HomeQ&ABrunette - morena or castaña?

Brunette - morena or castaña?

5
votes

In the dictionary, "brunette" = "morena". I put this in a handout for some English students who all assured me that I am incorrect. They say that "morena" only refers to dark skin color and though a "morena" probably has brown hair, not every brunette is "morena". They say that "castaña" (chestnut) would be the better choice, "castaña oscura" for dark brown and "castaña clara" for light brown. Is this correct or is it just a regional thing? How would you translate brunette? Thanks.

20320 views
updated JUL 5, 2010
posted by alba3

5 Answers

3
votes

If you are talking strictly about hair, mentioning the word, you would say castaña not morena.

However, if you are describing a person with dark hair, that is brunetter or black or dark brown...we would say:

Es morena, alta y delgada.

for example, without further indication, we would not think about the skin colour, which on the other hand can also be moreno.

updated JUL 5, 2010
posted by 00494d19
That's what I thought, but several South Americans disagree :( Thanks, I feel better. They had me thinking that I just invented the idea that morena means brunette. - alba3, JUL 5, 2010
Probably Southern- South American's would understand it the way Heidita is explaining it. Further North, and in the Caribbean, people will insist that it has to do with skin, not hair, color. - Gekkosan, JUL 5, 2010
2
votes

Please have a look at this thread. (visual aid)

updated JUL 5, 2010
edited by Benz
posted by Benz
Very useful, thank you. - peregrinamaria, JUL 5, 2010
"thread"? - Gekkosan, JUL 5, 2010
2
votes

I think it may depend on the region, as you say.

Here are the R.A.E. definitions:

moreno, na.

(De moro y -eno).

  1. adj. Dicho de un color: Oscuro que tira a negro.

  2. adj. Dicho de la piel: En la raza blanca, de color menos claro.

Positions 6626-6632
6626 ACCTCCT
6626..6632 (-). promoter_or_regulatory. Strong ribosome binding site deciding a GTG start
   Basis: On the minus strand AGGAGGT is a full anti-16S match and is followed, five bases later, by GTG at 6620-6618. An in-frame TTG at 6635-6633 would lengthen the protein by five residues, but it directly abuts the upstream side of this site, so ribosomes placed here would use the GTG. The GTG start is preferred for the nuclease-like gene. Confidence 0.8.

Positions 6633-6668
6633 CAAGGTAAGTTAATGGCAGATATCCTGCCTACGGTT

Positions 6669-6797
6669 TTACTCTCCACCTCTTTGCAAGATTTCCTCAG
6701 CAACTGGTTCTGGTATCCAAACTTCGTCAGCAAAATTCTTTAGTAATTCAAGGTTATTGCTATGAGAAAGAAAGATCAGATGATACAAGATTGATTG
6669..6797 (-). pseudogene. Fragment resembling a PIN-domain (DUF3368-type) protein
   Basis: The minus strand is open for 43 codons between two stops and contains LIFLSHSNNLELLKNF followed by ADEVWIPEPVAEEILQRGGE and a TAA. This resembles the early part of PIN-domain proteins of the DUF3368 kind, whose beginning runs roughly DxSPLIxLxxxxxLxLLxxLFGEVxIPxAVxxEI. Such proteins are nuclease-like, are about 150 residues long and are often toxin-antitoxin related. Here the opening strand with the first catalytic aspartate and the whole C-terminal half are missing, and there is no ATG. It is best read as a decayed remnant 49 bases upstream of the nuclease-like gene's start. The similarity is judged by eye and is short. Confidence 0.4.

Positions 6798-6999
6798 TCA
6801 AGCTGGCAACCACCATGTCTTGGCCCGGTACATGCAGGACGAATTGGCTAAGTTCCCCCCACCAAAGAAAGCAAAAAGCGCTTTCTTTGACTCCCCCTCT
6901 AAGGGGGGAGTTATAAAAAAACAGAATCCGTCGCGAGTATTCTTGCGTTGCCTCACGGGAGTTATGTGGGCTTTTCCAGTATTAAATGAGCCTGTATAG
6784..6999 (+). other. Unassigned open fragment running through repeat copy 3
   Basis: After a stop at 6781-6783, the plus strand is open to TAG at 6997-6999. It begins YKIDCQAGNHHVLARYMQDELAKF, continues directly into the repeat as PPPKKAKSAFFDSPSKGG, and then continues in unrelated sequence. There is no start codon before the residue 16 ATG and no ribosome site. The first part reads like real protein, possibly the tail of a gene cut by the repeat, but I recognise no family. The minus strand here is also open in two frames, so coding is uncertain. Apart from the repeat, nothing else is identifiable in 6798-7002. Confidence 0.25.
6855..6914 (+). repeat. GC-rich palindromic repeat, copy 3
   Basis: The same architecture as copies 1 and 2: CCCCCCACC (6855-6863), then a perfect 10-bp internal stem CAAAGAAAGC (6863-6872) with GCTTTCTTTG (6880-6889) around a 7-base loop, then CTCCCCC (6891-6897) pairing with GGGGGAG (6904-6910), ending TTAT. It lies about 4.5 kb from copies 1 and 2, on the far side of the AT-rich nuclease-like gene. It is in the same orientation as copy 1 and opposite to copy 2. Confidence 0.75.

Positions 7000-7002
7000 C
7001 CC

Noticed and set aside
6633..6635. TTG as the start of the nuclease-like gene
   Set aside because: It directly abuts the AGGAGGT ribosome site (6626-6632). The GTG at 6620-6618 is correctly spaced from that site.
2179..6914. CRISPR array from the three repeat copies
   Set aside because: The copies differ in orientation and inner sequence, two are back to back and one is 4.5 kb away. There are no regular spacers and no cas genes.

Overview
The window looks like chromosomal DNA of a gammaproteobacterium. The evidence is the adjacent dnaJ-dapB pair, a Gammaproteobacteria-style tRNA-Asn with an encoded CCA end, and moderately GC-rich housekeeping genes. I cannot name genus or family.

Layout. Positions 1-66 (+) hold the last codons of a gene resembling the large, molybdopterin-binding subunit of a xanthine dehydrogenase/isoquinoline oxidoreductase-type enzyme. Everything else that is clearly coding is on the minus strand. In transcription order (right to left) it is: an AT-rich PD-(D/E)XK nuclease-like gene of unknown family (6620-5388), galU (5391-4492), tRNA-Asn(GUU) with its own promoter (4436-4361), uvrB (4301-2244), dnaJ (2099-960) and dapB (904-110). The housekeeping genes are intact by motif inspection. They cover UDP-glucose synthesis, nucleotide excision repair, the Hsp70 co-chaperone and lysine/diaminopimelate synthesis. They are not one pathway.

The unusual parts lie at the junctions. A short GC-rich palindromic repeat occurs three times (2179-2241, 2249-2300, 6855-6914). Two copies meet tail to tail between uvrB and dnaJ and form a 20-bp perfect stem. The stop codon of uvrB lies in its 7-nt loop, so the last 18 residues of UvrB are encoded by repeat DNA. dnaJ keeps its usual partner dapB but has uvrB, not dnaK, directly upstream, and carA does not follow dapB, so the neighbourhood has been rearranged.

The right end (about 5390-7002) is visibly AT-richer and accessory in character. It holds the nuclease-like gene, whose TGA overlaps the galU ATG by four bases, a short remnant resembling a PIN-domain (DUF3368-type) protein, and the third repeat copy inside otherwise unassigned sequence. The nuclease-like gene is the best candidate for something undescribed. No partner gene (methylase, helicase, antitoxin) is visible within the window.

3. adj. Dicho del pelo: En la raza blanca, negro o castaño.

  4. adj. coloq. Dicho de una persona: negra. U. m. c. s.

  5. adj. Cuba -- mulato (? nacido de negra y blanco, o al contrario).

updated JUL 5, 2010
posted by --Mariana--
I think this answer says it all. In the Latin American countries where I have been, "moreno/a" means dark-skinned. But I am familiar enough with the European and Southern American Spanish to know that there it generally means just "dark haired". - Gekkosan, JUL 5, 2010
1
vote

I looked at the link provided by Benz, and it corroborates my assertion that in Southern South America, they understand the concept of "moreno/a" pretty much as they do in Europe.

In Venezuela, this lady is "una morena" (she is in fact, "Miss Morena Venezuela"). To be truthful, though, most people would say she's "negra" (Black).

alt text

So is this lady (she definitely qualifies as "morena" in the Caribbean):

alt text

updated JUL 5, 2010
edited by Gekkosan
posted by Gekkosan
Es verdad, posiblemente en Argentina asociamos "morena" más con la segunda imagen porque hay muy pocos "morenos" como la primera. En el caso de la primer imagen decimos "es negra" sin ningún tipo de ofensa intended... :) - Benz, JUL 5, 2010
1
vote

Hola,

En Colombia no se diría "es castaña", se diría "tiene el cabello/pelo castaño".

Good luck.

updated JUL 5, 2010
posted by LuisaGomezBartle
claro, eso digo yo, lo que se dice: es morena si no se menciona el pelo expresamente, igual que en España, rubia o morena..... - 00494d19, JUL 5, 2010
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